i.            Cause-and-Effect Diagrams
Cause-and-effect diagrams are charts that identifypotential causes for particular quality problems. They are often called fishbone diagrams because they look like the bones of a fish.

The “head” of the fish is the quality problem, such as damaged zippers on a garment or broken valves on a tire. The diagram is drawn so that the “spine” of the fish connects the “head” to the possible cause of the problem. These causes could be related to the machines, workers, measure ment, suppliers, materials, and many other aspects of the production process.

Cause-and-effect diagrams are problem-solving tools commonly used by quality control teams. Specific causes of problems can be explored through brainstorming. The development of a cause-and-effect diagram requires the team to think through all the possible causes of poor quality.

ii.            Flowcharts
A flowchart is a schematic diagram of the sequence of steps involved in an operation or process. It provides a visual tool that is easy to use and understand. By seeing the steps involved in an operation or process, everyone develops a clear picture of how the operation works and where problems could arise.

iii.            Checklists
A checklistis a list of common defects and the number of observed occurrences of these defects. It is a simple yet effective fact-finding tool that allows the worker to collect specific information regarding the defects observed.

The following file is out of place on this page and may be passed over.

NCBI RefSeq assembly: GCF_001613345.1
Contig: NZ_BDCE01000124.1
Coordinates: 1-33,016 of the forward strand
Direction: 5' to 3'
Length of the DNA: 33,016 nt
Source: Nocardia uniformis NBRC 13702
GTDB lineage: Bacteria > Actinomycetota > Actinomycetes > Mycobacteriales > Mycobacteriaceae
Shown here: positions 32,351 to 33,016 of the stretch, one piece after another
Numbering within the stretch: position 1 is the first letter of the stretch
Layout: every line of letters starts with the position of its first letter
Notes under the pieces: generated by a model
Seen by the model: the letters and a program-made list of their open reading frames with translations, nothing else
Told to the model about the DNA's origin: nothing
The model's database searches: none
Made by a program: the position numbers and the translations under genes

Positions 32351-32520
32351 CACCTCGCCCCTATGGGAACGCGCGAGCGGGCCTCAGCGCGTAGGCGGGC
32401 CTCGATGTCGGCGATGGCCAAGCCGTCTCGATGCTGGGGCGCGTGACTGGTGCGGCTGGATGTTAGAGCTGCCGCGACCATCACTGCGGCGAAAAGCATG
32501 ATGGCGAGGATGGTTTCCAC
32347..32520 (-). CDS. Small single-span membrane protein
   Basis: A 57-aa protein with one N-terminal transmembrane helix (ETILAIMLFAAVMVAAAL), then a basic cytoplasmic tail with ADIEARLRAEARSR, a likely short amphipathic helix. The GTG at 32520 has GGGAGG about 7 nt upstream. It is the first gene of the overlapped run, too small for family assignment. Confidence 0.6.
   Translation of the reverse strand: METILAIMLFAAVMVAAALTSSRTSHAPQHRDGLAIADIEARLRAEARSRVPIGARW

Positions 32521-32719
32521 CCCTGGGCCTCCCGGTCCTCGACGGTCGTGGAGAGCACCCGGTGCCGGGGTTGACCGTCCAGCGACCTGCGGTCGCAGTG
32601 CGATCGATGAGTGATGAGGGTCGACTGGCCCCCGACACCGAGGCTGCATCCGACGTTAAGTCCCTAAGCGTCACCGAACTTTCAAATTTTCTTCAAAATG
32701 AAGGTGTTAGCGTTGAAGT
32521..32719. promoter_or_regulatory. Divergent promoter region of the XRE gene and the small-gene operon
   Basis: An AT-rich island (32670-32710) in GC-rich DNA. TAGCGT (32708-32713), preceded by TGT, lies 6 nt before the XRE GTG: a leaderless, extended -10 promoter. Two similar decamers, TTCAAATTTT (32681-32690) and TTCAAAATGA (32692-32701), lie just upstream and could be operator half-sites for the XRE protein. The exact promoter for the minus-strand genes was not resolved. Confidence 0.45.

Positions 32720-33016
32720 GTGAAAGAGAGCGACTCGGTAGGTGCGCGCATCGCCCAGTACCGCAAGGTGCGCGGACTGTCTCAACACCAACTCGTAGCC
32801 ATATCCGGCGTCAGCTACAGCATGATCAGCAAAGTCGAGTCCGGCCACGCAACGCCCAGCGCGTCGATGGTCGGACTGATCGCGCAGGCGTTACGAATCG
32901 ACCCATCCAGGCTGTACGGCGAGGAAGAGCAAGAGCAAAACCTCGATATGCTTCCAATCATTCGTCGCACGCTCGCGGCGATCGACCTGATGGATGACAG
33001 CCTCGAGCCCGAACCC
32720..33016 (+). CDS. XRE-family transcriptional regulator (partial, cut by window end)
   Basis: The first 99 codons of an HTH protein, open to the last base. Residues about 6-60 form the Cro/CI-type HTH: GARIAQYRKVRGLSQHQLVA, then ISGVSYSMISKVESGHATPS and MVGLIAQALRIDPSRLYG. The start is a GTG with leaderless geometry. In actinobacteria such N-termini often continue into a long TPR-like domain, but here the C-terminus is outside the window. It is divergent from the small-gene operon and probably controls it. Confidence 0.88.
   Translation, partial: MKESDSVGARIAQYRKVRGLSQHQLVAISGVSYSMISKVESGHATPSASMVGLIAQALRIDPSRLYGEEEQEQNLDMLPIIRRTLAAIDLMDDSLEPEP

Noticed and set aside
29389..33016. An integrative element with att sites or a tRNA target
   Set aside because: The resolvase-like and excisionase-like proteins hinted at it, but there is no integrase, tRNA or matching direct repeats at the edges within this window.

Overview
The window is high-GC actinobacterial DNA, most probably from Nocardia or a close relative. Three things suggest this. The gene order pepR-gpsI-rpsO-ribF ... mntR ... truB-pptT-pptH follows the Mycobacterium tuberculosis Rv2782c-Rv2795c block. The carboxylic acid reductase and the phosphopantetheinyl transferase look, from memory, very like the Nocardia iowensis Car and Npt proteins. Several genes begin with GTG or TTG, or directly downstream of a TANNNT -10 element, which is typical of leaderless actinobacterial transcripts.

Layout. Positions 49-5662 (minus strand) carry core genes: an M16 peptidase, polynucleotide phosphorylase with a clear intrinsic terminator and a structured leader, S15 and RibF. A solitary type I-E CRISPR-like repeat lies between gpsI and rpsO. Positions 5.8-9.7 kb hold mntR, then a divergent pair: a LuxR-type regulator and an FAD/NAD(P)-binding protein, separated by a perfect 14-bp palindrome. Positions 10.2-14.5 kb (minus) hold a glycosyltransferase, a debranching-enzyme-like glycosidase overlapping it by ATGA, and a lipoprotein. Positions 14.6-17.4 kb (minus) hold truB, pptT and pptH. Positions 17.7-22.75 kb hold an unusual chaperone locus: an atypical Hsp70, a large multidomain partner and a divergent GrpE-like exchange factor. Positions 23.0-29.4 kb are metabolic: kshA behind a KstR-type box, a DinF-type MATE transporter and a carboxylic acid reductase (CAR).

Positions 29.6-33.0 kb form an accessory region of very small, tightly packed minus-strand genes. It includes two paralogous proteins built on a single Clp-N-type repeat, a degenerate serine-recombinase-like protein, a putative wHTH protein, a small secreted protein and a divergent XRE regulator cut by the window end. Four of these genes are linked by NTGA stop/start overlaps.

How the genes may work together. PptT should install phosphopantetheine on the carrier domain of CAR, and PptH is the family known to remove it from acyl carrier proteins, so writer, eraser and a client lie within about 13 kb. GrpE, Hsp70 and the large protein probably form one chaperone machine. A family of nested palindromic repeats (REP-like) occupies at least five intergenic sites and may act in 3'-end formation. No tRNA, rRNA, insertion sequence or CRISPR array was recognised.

if a defect is being observed frequently, a checklist can be developed that measures the number of occurrences per shift, per machine, or per operator. In this fashion we can isolate the location of the particular defect and then focus on correcting the problem.1

iv.            Control Charts
Control charts are a very important quality control tool. These charts are used to evaluate whether a process is operating within expectations relative to some measured value such as weight, width, or volume. For example, we could measure the weight of a sack of flour, the width of a tire, or the volume of a bottle of soft drink. When the production process is operating within expectations, we say that it is “in control.”